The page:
Release type: Joint Media Release


$47 million to help teenage parents finish school


The Hon Jenny Macklin MP
Minister for Families, Community Services and Indigenous Affairs
The Hon Brendan O'Connor MP
Minister for Employment and Workplace Relations, Financial Services and Superannuation

A new Australian Government measure aimed at helping teenage parents complete their education and ensuring their children are ready for school, commences in ten communities from today.

As part of Building Australia’s Future Workforce, the Australian Government is investing $47 million over four years in the Helping Teenage Parents measure to help teenage parents in disadvantaged communities to overcome obstacles and work towards attaining a Year 12 or equivalent qualification. 

The initiative is also focused on activities designed to achieve good early health and education outcomes for the children of teenage parents.

Minister for Workplace Relations, Bill Shorten said building skills and capabilities in teenage parents provides a pathway to better life outcomes and that education is the foundation stone to achieving it.

With a young child, achieving this goal can be difficult. That’s why the Government is providing young parents with support, including:

  • access to quality child care while they are studying or training, with close to 100 per cent of their child care costs covered through the Jobs Education and Training Child Care Fee Assistance program
  • individualised case management by Centrelink and service providers to help them enrol and attend school, TAFE or other training, and to give them access to education and employment services such as Youth Connections, Job Services Australia and Disability Employment Services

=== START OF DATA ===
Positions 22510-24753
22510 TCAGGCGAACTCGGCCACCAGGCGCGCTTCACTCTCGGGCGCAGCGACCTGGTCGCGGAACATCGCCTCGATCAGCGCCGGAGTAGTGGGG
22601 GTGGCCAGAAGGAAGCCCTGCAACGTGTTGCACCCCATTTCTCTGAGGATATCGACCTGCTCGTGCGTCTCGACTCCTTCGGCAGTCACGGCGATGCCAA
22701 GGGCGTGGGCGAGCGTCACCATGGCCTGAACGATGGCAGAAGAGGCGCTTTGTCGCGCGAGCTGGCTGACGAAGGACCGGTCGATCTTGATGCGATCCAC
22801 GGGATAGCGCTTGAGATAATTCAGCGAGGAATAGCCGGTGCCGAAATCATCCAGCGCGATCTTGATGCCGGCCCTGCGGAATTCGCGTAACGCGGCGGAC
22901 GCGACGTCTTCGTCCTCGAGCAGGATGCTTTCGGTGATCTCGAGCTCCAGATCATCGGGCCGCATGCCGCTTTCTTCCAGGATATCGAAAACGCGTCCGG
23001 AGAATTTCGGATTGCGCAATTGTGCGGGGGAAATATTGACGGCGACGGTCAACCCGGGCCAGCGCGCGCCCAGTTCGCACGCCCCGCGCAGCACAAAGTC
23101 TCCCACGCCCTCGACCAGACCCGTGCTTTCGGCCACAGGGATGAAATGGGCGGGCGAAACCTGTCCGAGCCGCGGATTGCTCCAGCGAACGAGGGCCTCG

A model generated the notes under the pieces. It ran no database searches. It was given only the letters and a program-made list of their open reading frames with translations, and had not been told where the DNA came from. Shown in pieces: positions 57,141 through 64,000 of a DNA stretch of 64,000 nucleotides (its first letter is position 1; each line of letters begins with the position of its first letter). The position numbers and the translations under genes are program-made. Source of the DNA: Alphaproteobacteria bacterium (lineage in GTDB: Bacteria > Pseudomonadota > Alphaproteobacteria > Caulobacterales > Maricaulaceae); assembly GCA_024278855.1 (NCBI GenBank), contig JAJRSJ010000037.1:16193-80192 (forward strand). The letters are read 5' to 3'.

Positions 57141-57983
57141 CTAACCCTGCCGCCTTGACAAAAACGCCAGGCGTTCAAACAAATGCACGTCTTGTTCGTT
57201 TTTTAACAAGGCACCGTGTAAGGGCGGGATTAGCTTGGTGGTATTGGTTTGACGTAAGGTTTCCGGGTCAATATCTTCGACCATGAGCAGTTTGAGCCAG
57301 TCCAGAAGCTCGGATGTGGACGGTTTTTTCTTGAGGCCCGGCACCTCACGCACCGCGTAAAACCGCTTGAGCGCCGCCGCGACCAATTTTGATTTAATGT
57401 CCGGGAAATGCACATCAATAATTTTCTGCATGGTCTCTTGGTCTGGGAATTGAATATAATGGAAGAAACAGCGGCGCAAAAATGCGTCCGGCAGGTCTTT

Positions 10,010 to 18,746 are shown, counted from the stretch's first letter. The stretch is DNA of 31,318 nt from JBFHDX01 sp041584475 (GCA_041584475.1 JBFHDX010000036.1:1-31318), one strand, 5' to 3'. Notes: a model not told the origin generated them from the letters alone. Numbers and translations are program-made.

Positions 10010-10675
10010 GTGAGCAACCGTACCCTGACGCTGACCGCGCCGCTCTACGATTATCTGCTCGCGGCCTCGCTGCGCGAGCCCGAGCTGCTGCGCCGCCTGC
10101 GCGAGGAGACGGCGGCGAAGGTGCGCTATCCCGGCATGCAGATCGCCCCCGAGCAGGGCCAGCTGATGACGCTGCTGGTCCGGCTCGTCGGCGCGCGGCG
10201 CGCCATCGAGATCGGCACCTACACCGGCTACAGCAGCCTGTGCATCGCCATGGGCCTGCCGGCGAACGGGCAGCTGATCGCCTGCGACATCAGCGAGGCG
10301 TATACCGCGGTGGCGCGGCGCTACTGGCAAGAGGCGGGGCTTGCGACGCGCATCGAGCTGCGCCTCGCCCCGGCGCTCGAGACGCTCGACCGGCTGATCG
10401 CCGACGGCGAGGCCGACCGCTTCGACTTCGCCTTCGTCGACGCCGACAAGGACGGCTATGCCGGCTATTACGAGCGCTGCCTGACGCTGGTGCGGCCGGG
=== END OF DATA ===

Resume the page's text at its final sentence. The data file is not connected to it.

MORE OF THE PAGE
• help with parenting responsibilities through playgroups, parenting education classes, mentoring and support groups, and early learning programs through Communities for Children services
  • guaranteed training places delivered through a national partnership with states and territories.

Minister for Families, Jenny Macklin, said teenage parents living in the trial communities who are receiving Parenting Payment, will be required to attend interviews every six months with Centrelink until they complete Year 12 or an equivalent qualification or until their youngest child turns six.

“Parents will work with Centrelink to develop a participation plan that includes activities designed to support them in their parenting role and in gaining a good education,” Ms Macklin said.

From 3 January 2012, up to 1,000 letters outlining the new measure, and inviting participants to an initial interview, will be sent to eligible participants in the 10 selected local government areas of:

  • Playford (SA)
  • Hume (Vic)
  • Shepparton (Vic)
  • Burnie (Tas)
  • Bankstown (NSW)
  • Wyong (NSW)
  • Shellharbour (NSW)
  • Rockhampton (Qld)
  • Logan (Qld)
  • Kwinana (WA)

Minister for Human Services, Brendan O’Connor, said the Australian Government was committed to giving young people the best opportunities to get an education and a good job, whatever their circumstances.

“It is important that young parents feel that having a child doesn’t mean the end of their education,” Mr O’Connor said.

“The Helping Teenage Parents measure will ensure that young parents are supported to identify and achieve goals for themselves and their children.”